This was pretty tough to read, just because of the style. It’s hard for me to read a textbook, especially in just two weeks. It also felt redundant at times; the authors redefined some terms every time they used them. However, it was interesting to tie elements of the text to other classes and to previous readings.
Comments on le text:
- Definition of nature according to the text: “the natural world, everything that exists that is not a product of human activity; often put in quotes to designate that it is difficult if not impossible to divvy up the entire world into discrete natural and human components”
- Definition of wilderness according to the text: “a natural parcel of land, more or less unaffected by human forces; increasingly, wilderness is viewed as a social construction”
- Malthus seemed like a pretty grim guy. His theory is interesting, though, and it was eye-opening to read that the Earth could only sustain 2 billion people if everyone lived like we do in the US.
- I’m finding a significant amount of correlation between this class and my SOAN 111 class, which is neat. We’ve talked about birth and death rates and the demographic transition model in that class.
- Greenwashing is 100% a thing! I wrote about it in an earlier blog post, talking about how Aveeno has registered the tagline “ACTIVE NATURALS” to convince consumers to buy their products. Also, in grocery stores meats and produce are specifically packaged to tout their “natural” and “organic” qualities, even if the food wasn’t really produced in a more environmentally friendly way. This also ties back to what Jonathan Safran Foer was saying in his book Eating Animals, about how terms like “organic” and “natural” are used as buzzwords in consumerism.
- The Prisoner’s Dilemma is an interesting situation. I’m wondering how much the rise of industrialism/digital economy contributes to selfish choices. I’m also wondering if an individual’s character or personality has an influence on the decisions as well (i.e. would more “nurturant responsible” types be more altruistic?).
- As an atheist, I’m really not sure why people take the Bible so literally. I don’t see why the Dominion Thesis and the Stewardship ideology can’t both be applied; the way the text lists them, it seems like they are complete opposites that cannot be reconciled.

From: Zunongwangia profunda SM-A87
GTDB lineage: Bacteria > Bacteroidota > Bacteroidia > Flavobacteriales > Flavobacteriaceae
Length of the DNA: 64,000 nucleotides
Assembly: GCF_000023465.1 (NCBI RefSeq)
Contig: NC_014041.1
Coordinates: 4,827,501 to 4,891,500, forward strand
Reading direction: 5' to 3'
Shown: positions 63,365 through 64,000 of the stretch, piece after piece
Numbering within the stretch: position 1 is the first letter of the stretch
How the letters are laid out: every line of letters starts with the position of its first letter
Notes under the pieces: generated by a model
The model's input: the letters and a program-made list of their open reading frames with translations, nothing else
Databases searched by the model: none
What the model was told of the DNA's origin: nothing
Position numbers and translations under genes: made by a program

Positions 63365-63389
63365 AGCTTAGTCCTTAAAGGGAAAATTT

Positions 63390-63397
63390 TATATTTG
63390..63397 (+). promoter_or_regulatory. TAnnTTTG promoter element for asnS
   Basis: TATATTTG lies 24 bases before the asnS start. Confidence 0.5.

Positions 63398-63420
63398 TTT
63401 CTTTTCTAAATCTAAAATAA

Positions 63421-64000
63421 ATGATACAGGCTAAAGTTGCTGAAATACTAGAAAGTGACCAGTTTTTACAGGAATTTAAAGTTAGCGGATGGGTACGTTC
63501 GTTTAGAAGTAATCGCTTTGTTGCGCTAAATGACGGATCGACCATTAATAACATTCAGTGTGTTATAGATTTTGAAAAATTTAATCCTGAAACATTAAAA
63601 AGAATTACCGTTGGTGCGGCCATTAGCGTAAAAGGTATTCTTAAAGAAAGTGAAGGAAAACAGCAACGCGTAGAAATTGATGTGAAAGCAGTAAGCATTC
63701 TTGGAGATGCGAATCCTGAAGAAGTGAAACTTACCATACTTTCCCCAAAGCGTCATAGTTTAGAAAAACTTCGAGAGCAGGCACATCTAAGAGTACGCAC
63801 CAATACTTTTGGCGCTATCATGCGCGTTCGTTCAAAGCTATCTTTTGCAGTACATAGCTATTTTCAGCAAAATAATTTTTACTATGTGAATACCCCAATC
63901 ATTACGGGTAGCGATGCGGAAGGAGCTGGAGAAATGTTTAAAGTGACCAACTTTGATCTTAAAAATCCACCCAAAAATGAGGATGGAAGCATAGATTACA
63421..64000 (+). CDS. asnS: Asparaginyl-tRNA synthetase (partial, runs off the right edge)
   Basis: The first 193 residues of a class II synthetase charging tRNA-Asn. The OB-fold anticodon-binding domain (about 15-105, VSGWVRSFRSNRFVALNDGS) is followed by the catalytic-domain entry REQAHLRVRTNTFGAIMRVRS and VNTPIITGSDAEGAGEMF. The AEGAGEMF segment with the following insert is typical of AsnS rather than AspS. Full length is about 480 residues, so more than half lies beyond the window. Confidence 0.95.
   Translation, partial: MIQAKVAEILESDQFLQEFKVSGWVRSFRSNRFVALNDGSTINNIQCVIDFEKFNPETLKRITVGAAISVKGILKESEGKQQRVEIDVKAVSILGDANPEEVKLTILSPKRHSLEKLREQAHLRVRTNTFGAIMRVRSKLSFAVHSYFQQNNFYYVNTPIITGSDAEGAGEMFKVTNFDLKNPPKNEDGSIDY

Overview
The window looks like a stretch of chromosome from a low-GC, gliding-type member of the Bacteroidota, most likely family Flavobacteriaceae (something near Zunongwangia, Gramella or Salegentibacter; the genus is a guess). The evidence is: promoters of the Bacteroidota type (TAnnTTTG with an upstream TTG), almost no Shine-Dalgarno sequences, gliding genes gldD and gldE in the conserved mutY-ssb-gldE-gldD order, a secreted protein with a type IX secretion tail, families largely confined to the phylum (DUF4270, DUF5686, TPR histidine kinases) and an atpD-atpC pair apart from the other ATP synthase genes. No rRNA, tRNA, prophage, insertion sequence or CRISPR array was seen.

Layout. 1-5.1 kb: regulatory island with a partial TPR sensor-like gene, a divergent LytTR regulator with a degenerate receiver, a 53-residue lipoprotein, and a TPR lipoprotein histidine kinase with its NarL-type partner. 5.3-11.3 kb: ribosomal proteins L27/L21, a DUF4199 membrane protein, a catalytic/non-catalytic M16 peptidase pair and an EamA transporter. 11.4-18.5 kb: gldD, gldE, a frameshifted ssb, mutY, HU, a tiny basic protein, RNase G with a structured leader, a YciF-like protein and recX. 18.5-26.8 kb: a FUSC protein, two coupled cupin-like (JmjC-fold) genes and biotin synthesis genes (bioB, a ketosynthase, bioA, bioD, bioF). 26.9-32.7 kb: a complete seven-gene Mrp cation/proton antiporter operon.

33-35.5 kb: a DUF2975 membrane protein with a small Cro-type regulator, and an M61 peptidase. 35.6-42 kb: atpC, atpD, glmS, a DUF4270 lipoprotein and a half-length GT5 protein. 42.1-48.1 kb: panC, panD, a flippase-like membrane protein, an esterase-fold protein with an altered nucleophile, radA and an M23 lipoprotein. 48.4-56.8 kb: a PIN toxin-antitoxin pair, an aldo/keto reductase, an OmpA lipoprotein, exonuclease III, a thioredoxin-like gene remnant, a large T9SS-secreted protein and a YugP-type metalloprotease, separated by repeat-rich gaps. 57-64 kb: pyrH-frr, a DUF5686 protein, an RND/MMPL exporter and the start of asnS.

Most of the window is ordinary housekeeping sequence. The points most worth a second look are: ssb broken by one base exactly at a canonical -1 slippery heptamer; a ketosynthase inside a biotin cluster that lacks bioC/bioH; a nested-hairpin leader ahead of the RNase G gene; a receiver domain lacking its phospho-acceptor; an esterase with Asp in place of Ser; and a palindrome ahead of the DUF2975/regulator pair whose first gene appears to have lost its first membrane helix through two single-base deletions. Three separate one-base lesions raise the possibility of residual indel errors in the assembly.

- Reading about moral extensionism as an “ethical principle” was weird since, to me, it seems obvious that “humans should extend their sphere of moral concern beyond the human realm” (74). It was strange to read the idea as a novel thought, rather than as an ingrained principle.
- Lawrence Summers is an idiot. Even if he was being sarcastic, he’s the World Bank Chief Economist and he should really be careful about being flippant with his words. Underpollution? Puh-lease.
- I was a bit confused by the concept of eco-feminism, since I personally feel that capitalism, Westernization, and the rise of the industrial/digital economy is more to blame for the loss of natural environment; however, I hadn’t given much thought to the role of patriarchal society in the detriment of environment, so I can’t really say anything on the matter.
- Page 129 mentions William Cronon’s “The Trouble with Wilderness”–we read that! What are the odds.
- Institutional approaches to the carbon dioxide problem stress achieving international cooperation. The text claims that international cooperation was reached through the Kyoto Protocol, but also admits that it was a failure. So… is international cooperation actually feasible?
- In terms of “Objects of Concern”, wolves and bottled water are both recent in the news: